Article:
|1.||a pouchlike hat, often of net, loosely holding a woman's hair at the back|
|2.||a headband, esp one formerly worn by young unmarried women in Scotland|
|3.||vet science a long fleshy appendage that hangs over the upper beak of turkeys|
|4.||(tr) to hold (the hair) in a snood|
|[Old English snōd; of obscure origin]|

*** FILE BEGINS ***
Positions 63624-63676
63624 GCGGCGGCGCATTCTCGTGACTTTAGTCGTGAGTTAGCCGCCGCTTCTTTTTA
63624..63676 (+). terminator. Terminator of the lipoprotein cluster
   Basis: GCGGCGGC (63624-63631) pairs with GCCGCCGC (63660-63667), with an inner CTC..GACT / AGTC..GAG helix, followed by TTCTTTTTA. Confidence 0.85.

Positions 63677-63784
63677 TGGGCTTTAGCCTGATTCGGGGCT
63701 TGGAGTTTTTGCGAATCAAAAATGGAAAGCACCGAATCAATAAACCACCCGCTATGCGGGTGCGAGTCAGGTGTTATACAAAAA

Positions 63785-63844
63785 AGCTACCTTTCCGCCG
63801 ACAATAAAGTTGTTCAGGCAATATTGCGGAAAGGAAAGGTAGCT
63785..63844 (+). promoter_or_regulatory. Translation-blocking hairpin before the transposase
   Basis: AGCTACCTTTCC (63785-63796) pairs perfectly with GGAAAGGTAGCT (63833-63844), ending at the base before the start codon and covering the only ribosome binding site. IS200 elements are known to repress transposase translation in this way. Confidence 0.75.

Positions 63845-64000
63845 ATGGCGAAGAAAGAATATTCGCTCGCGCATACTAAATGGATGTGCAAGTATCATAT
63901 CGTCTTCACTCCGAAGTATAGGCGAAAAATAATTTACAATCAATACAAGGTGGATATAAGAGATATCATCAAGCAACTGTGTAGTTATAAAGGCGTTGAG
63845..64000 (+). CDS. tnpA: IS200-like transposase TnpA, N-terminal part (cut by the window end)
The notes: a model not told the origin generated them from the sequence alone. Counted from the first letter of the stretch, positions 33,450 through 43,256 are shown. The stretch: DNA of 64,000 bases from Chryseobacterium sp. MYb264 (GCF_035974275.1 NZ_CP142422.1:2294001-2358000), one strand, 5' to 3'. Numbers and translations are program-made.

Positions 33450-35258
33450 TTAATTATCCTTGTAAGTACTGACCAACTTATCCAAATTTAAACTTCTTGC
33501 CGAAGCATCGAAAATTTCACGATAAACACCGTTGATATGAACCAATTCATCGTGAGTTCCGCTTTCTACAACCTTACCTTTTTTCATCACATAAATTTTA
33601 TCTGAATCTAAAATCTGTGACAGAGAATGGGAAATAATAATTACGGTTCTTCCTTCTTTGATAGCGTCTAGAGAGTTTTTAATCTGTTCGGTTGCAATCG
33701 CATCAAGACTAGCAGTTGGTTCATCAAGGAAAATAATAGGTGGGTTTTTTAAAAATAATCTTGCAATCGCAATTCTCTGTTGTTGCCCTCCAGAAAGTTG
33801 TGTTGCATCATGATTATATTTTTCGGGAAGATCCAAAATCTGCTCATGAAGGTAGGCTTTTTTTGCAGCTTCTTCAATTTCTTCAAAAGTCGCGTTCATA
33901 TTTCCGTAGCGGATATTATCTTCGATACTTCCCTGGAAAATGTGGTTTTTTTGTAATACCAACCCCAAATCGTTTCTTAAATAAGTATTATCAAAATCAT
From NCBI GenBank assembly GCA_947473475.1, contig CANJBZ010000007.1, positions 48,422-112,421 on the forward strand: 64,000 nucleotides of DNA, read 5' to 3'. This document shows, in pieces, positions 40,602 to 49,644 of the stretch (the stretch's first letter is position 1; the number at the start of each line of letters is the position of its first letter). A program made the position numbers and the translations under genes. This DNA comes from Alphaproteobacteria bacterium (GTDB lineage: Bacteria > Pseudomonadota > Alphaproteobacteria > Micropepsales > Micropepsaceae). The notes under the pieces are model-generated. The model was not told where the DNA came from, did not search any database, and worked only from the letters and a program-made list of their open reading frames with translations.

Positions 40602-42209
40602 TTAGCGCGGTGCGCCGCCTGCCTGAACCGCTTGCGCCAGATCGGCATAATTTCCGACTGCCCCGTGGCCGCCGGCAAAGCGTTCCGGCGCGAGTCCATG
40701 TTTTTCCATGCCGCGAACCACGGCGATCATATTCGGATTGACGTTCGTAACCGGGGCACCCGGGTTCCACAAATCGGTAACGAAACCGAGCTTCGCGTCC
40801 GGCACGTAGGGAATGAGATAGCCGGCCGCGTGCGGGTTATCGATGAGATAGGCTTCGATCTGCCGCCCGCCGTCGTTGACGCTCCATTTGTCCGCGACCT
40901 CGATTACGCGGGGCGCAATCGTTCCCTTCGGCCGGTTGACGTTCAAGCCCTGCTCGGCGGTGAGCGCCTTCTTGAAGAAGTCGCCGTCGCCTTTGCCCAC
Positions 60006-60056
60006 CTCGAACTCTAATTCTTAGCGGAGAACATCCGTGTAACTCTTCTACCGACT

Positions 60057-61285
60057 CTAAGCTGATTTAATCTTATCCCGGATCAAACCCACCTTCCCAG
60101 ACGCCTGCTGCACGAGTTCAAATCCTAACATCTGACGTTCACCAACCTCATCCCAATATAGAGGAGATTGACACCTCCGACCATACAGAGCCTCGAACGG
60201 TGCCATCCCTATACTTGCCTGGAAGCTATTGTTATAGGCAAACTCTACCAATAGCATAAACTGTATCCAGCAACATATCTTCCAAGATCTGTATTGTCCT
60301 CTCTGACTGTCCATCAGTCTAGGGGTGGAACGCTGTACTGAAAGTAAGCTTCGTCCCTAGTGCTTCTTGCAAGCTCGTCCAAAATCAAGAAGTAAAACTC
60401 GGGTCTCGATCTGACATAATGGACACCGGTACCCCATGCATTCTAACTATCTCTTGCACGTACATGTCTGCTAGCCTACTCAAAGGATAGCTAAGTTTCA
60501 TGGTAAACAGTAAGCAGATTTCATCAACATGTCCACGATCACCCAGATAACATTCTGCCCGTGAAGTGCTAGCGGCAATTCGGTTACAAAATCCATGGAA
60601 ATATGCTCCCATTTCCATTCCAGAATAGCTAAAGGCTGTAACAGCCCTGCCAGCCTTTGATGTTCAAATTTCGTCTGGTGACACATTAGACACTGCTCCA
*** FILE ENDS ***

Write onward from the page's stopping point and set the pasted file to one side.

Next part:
either of two types of hair ornament worn by women. The Scottish snood was a narrow circlet or ribbon fastened around the head and worn primarily by unmarried women, as a sign of chastity. During the Victorian era, hairnets worn for decoration were called snoods, and this term came to mean a netlike hat or part of a hat that caught the hair in the back. In the 1930s the name was given to a netlike bag worn at the back of a woman's head to hold the hair. During World War II snoods were immensely popular in factories, where they were worn to keep hair from being caught in machinery.
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